In many ways, WandaVision is indeed very different with this interesting premise and style. That being said, there is a lot within the series that sticks to the Marvel formula. On the surface level of the mystery and intrigue surrounding the town of Westview and its citizens, there is the usual reliance on humour that is present in every MCU property. The difference here is how quickly the shift from humour to genuinely nail-biting and intense sequences can creep up on the viewer. One minute Wanda can be having a pleasant conversation with her neighbour until said neighbour references a point of trauma from Wanda’s past that throws the Scarlet Witch into a fit of rage. Shocking imagery such as Vision’s limp, grey corpse with a hole in his head can be followed up with a laugh track and ditsy sitcom music. While there have been plenty of shocking and intense moments within the MCU before this, these stark shifts from comedy to tragedy are reminiscent of the work of David Lynch and feel like the franchise is finally taking some creative risks.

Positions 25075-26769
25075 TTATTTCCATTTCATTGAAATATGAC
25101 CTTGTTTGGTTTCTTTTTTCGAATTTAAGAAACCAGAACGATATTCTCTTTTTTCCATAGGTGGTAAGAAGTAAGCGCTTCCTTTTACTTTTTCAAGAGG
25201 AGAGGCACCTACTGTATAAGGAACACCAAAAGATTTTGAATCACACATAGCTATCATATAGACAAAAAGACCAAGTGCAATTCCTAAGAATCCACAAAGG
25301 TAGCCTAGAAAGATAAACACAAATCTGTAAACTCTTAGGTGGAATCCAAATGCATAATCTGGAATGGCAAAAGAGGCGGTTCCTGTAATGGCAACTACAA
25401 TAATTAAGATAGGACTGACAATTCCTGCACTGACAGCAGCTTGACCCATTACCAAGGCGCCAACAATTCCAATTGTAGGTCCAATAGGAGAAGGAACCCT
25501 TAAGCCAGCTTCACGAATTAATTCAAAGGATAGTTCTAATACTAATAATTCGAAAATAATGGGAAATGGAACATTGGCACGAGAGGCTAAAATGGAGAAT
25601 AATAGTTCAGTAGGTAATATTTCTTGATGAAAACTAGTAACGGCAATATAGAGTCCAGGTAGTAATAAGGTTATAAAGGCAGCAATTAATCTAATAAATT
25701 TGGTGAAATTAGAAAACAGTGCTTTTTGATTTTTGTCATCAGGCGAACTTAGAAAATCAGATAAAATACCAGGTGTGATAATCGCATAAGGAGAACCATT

The series also does an excellent job of connecting itself with what has come before while not completely relying on those events as a narrative crutch. The MCU is known for consistently paying off character arcs set up in previous films and expanding upon seemingly one-off gags or lines later on. WandaVision begins to answer a question that one can only imagine will linger throughout at least the next phase of MCU films and TV: what is the lasting implication behind half of the population disappearing for five years before suddenly reappearing out of thin air? Without spoiling too much, WandaVision showcases the unsettling premise on a grounded level to normal people inside of a hospital setting, and helps to remind the audience that this universe-altering event will not go ignored now that Iron Man has saved the day. On top of this, the series is filled to the brim with small easter eggs and connective tissues to previous in-universe events, both big and small, and features characters such as Kat Dennings’ Darcy Lewis that have not been seen in years.